It is difficult to organize irregular workers, especially female irregular workers in Korea, as many of them are employed by petty enterprises, change their job frequently and enter and leave the labor market according to economic fluctuations. Therefore Korean Women's Trade Union (KWTU) has tried to build the new model of a trade union and the new idea of a labor movement which are different from them of the enterprise unions for male regular workers in order to organize female irregular workers who have been excluded from all the welfare system. While the enterprise unions have concentrated on protecting employment and improving labor conditions of the union members at each workplace, KWTU has tried to link labor with welfare on the base of a local community and expand the sphere of its activity into improving the quality of life of "the social vulnerable strata" and providing them with the social welfare. KWTU has tried to construct a welfare community based on a local community obtaining the support from the local government and the citizens' organizations. In this presentation, we consider the activity of KWTU through mutual aid society as a concrete case and the implication of it.
1. A study on the Social Worker Education in Japan and Taiwan
This research aimed to clarify the history background of the social worker education in Japan and Taiwan. This research adopted the case study method to review the official documents and universities' portfolios. In addition, the universities' curriculum, the role of the universities, the access to social worker license through national examination, and current employment status had been analyzed.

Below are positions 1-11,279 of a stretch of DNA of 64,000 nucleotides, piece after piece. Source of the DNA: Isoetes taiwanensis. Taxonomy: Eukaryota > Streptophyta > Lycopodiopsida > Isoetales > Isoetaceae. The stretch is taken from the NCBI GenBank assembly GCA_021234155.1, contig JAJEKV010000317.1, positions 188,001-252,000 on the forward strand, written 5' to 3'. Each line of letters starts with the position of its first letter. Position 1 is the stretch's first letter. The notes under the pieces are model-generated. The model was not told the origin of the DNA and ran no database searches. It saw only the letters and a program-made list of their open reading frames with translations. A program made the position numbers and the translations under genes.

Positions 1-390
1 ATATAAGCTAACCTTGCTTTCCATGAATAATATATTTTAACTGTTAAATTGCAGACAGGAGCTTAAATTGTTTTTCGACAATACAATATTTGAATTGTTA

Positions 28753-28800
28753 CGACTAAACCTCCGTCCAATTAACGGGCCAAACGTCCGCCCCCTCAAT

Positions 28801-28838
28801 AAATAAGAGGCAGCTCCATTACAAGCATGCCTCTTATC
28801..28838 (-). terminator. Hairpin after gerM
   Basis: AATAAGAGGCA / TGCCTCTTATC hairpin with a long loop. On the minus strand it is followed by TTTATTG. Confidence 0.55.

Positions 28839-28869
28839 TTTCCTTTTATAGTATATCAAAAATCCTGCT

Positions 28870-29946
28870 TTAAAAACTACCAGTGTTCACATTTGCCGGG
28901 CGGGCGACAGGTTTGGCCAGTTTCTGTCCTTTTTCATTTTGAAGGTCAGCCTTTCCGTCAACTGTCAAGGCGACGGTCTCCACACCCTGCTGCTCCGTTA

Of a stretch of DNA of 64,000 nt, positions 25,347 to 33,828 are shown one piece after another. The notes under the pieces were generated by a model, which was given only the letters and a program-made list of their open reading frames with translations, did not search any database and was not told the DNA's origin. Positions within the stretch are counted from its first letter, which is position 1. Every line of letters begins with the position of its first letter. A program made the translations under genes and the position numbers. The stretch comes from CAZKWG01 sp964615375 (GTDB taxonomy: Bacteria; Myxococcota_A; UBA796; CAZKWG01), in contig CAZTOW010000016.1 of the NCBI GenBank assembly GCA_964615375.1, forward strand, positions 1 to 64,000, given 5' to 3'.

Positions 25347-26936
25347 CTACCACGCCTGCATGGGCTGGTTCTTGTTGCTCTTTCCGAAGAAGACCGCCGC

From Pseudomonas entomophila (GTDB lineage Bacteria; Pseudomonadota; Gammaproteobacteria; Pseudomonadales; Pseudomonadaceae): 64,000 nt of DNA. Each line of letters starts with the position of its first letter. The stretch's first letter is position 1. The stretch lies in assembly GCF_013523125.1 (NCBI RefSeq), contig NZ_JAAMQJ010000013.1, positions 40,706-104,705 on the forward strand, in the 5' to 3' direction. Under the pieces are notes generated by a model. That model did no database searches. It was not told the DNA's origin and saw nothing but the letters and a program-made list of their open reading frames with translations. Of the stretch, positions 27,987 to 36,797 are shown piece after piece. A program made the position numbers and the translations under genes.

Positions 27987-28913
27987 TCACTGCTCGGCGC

Secondly, in order to find out the differences of social worker education system between Japan and Taiwan, and to have a better understanding of the system in both countries, this research reviewed the relevant theses and newspapers. Afterward, the changes of social worker education system in Japan and Taiwan had been analyzed based on the document review.
In the social worker education system of both countries, professionalism is developed through practical training. The purpose of the social worker education is to develop social workers with practical skills and fieldwork experiences. The advice for further research is to exam the affections of university education on social workers.